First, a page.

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Why red kites are on the increase in Norfolk

Red kite at NWT Cley Marshes. Pic by Chris Mills.

Red kite at NWT Cley Marshes. Pic by Chris Mills.

Chris Mills

Recent weeks have seen numerous sightings of the spectacular birds of prey, which have a wingspan of nearly 6ft.

A number have been soaring over Brancaster Staithe, while they have also been spotted over Ingoldisthorpe and Snettisham.

Carrion-eating kites were once so common they scavenged London’s streets. But by the 1930s, persecution drove them to the brink of extinction.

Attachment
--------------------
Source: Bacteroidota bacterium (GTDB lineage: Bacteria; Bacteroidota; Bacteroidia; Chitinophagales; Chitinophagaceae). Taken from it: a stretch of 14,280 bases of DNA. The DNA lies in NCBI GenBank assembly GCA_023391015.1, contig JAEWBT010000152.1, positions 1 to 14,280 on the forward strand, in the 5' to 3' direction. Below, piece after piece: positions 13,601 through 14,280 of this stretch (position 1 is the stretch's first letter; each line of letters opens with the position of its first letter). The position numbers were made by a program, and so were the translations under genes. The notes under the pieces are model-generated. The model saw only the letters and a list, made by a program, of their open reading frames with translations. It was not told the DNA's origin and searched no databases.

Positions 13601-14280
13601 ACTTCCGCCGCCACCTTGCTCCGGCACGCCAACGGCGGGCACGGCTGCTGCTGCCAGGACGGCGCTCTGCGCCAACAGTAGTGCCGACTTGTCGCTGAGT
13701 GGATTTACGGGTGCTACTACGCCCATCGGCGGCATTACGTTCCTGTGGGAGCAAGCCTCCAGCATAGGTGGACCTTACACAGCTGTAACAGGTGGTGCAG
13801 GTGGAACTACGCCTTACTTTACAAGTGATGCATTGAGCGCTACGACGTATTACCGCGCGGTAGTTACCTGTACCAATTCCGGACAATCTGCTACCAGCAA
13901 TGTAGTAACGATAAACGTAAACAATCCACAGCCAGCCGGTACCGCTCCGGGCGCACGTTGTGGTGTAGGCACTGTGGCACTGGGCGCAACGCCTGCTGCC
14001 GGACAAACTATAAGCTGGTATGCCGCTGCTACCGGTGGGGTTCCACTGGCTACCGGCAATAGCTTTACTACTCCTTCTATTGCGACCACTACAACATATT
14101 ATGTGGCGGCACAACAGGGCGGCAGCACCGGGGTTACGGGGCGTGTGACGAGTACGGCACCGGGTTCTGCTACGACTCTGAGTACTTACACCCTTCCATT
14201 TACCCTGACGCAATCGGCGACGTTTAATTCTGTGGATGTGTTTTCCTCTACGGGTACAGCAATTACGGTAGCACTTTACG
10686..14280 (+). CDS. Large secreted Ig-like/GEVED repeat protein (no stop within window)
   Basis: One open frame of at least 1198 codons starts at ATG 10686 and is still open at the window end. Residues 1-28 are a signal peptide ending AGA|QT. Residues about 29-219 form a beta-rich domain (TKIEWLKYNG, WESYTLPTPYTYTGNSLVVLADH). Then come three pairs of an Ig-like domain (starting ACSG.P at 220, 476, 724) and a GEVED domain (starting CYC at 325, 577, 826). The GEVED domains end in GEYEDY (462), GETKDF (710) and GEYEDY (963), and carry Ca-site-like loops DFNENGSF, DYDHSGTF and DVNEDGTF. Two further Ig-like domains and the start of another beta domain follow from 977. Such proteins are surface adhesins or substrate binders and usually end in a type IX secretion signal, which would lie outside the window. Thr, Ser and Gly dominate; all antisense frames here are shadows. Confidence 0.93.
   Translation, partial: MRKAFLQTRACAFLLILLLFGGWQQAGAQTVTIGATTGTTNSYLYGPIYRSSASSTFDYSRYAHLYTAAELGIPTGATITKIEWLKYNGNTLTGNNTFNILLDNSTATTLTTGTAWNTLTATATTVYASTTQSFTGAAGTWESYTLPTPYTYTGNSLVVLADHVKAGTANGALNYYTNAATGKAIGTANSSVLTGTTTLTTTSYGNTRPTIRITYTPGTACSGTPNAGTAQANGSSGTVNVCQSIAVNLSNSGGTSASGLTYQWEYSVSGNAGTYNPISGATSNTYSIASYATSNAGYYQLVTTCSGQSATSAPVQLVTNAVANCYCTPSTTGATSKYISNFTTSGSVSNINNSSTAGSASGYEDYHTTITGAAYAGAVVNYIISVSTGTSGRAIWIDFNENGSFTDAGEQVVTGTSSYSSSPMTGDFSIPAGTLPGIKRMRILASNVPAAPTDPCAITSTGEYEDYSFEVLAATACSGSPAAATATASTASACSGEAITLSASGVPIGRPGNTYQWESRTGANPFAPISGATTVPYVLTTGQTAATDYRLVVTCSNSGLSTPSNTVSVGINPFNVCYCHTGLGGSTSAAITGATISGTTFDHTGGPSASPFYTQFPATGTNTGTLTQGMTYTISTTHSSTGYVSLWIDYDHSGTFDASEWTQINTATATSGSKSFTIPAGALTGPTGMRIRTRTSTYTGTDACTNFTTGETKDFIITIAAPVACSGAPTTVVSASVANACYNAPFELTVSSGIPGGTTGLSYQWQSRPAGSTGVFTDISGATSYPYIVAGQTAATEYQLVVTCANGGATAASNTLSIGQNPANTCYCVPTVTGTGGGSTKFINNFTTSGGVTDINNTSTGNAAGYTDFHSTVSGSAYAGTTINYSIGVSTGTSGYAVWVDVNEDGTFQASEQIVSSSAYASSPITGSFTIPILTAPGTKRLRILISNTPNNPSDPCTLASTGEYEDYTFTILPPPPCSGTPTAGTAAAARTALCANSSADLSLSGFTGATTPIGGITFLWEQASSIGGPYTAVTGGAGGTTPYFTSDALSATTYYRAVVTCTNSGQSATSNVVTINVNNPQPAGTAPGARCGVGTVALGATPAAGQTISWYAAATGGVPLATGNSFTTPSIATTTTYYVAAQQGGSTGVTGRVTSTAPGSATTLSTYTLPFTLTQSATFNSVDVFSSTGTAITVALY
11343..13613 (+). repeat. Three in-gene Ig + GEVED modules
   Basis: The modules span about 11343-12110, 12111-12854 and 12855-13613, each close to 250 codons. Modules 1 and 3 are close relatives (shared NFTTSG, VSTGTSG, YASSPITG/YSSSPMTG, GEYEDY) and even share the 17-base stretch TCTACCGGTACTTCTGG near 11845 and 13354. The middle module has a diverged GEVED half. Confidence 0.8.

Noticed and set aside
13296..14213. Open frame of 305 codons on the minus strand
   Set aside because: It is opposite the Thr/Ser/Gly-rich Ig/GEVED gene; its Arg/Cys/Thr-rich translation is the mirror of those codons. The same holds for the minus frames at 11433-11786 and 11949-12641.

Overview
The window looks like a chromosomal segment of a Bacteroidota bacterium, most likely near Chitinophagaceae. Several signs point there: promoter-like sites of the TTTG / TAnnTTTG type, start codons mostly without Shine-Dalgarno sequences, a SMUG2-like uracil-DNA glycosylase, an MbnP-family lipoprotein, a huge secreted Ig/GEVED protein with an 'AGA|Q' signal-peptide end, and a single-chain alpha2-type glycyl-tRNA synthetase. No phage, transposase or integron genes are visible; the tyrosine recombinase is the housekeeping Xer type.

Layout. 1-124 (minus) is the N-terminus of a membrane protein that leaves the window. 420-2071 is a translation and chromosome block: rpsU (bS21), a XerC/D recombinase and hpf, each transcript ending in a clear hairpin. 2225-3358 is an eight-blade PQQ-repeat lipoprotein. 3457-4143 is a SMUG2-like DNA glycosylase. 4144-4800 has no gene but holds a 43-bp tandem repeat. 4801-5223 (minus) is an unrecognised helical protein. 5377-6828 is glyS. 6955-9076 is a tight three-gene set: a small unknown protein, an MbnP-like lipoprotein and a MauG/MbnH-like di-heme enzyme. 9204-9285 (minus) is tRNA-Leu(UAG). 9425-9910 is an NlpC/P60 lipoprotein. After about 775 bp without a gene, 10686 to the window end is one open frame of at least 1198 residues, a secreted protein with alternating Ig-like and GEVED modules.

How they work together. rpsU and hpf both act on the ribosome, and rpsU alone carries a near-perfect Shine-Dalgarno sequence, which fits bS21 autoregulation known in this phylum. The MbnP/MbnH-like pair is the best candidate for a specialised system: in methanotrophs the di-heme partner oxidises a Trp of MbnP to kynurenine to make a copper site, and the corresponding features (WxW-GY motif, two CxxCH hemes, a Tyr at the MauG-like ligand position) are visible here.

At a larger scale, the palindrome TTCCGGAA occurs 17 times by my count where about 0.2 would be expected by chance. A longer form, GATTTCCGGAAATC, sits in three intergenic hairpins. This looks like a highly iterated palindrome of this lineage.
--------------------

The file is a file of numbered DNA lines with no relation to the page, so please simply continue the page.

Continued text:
Now there are said to be around 3,000 breeding pairs. Paul Stanicliffe, from the Thetford-based British Trust for Ornitholgy, said: “The red kite is on the increase - the reintroduction schemes around the UK have been hugely successful and birds have been moving out from them. The red kite is largely a carrion feeder and does very well feeding on roadkill.

“It is difficult to say how many red kites there are in Norfolk, however, the largest count was of 30 individuals at a winter roost in North Norfolk.”

The birds are easy to identify as they gracefully soar in search of their next meal. Apart from their colour, they are the only large bird of prey which has a forked tail.

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